Catch Errors/Exceptions in Python with try/except [Examples]

Python try/except to Catch Errors

This article will show you how to use the try/except/finally statements.

What are Errors/Exceptions

A computer program will produce an error, also known as an exception, when something goes wrong.

This could be due to mistyped programming commands (syntax errors) or because the application encountered something unexpected – be it bad user input or a logical condition that can’t be met.

When something goes wrong, an exception/error will be thrown – which will usually result in the application stopping and the error being displayed so that it can be found and fixed.

Finding and fixing errors is referred to as debugging.

Why ‘Catch’ Exceptions?

When an exception is produced, it is thrown – so to deal with it, we need to catch it.

If an exception is caught, the application will not halt, and you can define your own actions to take with the exception and what the application should do after the exception has been dealt with.

In most cases, errors are caught and then logged somewhere for later inspection when debugging. If it was a minor exception, the application is then allowed to continue as not to interrupt the user. However, some errors will compromise the state of the application too much (meaning that continued operation will result in bad output), and the developer may elect to log the exception and then force the user to restart the application to begin with a clean slate.

In other cases, an exception might be totally expected. Something that crops up that doesn’t actually affect the performance of the application. In these cases, the exception can be caught and ignored.

The Python try/except/finally Statements

In the Python programming language, exceptions are handled using the try/except/finally statements.

These three statements allow you to define which code you want to attempt to run (try), which kinds of errors you want to catch (except), and what to do once the code has been executed or the error has been handled (finally).

The syntax is as follows:

try:
    // Code to execute
except ErrorName:
    // Code to execute in the case of an error
finally:
    // Code to execute when either of the above has completed

Note that:

  • The code contained in the try statement will execute in full or until an exception is encountered
    • The remaining code in the block after an exception or error is encountered will not be executed
  • Multiple except statements can be provided to handle different kinds of exception
    • ErrorName is the name of the exception to catch using the except statement
      • If left blank, all exceptions will be caught
  • The code contained in the finally block will be executed once either the code in the try block has been completed, or if an exception has been thrown and caught, the code in the except block(s) has been completed.
    • If an uncaught exception occurs, the code in the finally block will not be executed.

Examples

Catching All Exceptions

To catch all exceptions, simply use the except statement on its own after a try: statement:

try:
    print( 'hello' / 'there')
except:
    print('Exception thrown')

Above, an exception is thrown (because you can’t perform division on strings) and caught by the except statement, which prints a message.

Getting Exception Details

Details of the exception can be retrieved using the as operator:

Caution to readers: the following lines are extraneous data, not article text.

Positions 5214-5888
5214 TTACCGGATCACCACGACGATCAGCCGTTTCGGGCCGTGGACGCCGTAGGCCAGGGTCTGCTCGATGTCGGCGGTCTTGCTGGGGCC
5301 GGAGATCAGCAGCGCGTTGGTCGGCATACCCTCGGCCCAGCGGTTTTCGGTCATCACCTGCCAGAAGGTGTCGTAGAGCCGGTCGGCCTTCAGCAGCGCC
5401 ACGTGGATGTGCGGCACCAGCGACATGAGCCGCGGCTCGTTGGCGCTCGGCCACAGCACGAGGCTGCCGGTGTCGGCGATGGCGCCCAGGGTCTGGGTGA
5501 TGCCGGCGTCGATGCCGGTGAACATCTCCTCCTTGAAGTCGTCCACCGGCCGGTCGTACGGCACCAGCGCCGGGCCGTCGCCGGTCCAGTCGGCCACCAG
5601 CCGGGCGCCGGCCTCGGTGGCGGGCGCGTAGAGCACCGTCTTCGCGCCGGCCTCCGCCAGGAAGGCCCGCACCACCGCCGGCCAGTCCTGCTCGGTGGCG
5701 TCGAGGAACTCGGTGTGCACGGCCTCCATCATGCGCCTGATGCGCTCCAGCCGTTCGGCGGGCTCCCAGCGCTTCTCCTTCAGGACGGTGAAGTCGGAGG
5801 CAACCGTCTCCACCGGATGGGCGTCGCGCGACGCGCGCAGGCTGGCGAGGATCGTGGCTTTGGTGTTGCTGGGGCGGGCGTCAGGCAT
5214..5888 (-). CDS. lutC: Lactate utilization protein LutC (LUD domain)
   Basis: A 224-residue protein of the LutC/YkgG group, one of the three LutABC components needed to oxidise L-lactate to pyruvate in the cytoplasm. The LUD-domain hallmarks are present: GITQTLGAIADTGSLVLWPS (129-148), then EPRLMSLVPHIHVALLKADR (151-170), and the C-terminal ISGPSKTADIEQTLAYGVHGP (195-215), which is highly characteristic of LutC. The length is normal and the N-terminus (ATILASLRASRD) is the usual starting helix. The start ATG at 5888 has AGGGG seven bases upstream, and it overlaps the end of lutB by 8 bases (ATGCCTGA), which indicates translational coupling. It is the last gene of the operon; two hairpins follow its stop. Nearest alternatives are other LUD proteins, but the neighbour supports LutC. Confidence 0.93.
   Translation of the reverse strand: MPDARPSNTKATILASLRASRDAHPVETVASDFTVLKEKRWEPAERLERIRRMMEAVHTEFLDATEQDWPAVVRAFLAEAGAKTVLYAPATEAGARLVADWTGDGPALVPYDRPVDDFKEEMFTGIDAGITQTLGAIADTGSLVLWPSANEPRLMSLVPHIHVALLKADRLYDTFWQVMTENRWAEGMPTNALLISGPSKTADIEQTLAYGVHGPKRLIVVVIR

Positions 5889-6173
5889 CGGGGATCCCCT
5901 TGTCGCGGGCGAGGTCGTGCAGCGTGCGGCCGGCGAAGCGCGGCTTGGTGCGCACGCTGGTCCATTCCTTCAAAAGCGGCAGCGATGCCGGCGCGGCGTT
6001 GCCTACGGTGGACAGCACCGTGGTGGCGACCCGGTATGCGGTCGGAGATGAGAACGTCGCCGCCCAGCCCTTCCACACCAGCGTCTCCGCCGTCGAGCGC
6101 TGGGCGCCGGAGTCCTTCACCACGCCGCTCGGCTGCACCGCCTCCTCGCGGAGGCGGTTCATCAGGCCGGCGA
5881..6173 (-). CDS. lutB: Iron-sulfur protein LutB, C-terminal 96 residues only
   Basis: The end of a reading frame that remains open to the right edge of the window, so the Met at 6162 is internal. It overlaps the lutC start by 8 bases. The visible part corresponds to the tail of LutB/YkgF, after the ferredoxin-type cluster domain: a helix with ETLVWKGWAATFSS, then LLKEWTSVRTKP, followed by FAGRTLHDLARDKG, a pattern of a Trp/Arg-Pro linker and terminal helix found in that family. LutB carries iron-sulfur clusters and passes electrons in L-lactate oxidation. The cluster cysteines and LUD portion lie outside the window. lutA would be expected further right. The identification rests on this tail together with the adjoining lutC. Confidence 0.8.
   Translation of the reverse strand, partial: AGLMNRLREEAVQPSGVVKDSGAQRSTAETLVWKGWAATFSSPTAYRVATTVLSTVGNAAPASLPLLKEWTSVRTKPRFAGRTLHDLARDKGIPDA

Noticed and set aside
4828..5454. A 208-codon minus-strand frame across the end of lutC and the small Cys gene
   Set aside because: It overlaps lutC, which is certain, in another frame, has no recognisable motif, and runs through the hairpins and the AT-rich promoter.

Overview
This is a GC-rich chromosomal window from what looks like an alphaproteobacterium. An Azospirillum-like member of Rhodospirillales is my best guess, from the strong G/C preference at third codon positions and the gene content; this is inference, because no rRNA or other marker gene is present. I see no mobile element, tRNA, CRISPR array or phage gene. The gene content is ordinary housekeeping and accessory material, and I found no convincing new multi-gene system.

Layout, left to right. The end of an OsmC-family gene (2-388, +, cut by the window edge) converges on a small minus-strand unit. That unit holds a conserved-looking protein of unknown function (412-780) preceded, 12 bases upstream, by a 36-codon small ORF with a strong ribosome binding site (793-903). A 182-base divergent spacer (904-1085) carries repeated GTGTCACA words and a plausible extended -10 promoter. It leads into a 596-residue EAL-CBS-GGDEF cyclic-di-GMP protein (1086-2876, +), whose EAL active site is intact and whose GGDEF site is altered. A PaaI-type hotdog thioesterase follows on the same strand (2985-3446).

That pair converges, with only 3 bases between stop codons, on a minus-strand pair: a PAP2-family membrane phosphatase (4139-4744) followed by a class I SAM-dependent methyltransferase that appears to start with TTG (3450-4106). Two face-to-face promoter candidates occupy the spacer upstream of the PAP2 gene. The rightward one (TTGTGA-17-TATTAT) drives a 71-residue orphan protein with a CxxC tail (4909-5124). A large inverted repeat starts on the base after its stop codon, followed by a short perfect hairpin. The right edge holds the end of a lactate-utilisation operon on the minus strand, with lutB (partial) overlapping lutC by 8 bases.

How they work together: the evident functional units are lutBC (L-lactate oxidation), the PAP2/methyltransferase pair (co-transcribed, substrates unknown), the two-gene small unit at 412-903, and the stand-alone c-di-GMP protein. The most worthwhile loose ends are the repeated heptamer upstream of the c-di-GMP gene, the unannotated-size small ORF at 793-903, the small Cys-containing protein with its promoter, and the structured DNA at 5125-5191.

try:
    print( 'hello' / 'there')
except Exception as e:
    print(e)

Above, an exception is thrown, and the details are printed. The output is:

TypeError: unsupported operand type(s) for Div: 'str' and 'str' on line 2

This gives us more information on the error – which can be logged, processed, or displayed as required.

Catching Specific Types of Exceptions

In the previous example, you can see that the specific exception thrown is a TypeError. If we wanted to catch only that kind of exception and leave all others uncaught, the class of the exception can be defined when catching to limit which exceptions are caught:

try:
    print( 'hello' / 'there')
except TypeError:
    print('TypeError thrown')

Catching Multiple Types of Exceptions

Multiple except statement can be used to catch multiple types of error. They will be processed in order of appearance – if one is triggered by an exception matching the criteria, the remaining except statements will not be executed:

try:
    print( 'hello' / 'there')
except TypeError:
    print('TypeError thrown')
except NameError:
    print('NameError thrown')
except Exception as e:
        print('An exception occurred that was not NameError or TypeError')

Using else to Execute Code if No Exceptions were Caught

The else statement can be used to execute a code block only if no exception is encountered:

try:
    print('hello' + 'there')
except:
    print('Exception thrown')
else:
    print('No exception thrown')

Doing Nothing If an Exception is Thrown with Pass

Finally, if you are catching an exception and want to do nothing about it, use the pass statement.

Python expects an indented code block to follow an except statement, pass fulfills that while doing absolutely nothing.

try:
    print( 'hello' / 'there')
except:
    pass

 

SHARE:
nv-author-image

Brad Morton

I'm Brad, and I'm nearing 20 years of experience with Linux. I've worked in just about every IT role there is before taking the leap into software development. Currently, I'm building desktop and web-based solutions with NodeJS and PHP hosted on Linux infrastructure. Visit my blog or find me on Twitter to see what I'm up to.

Leave a Reply

Your email address will not be published. Required fields are marked *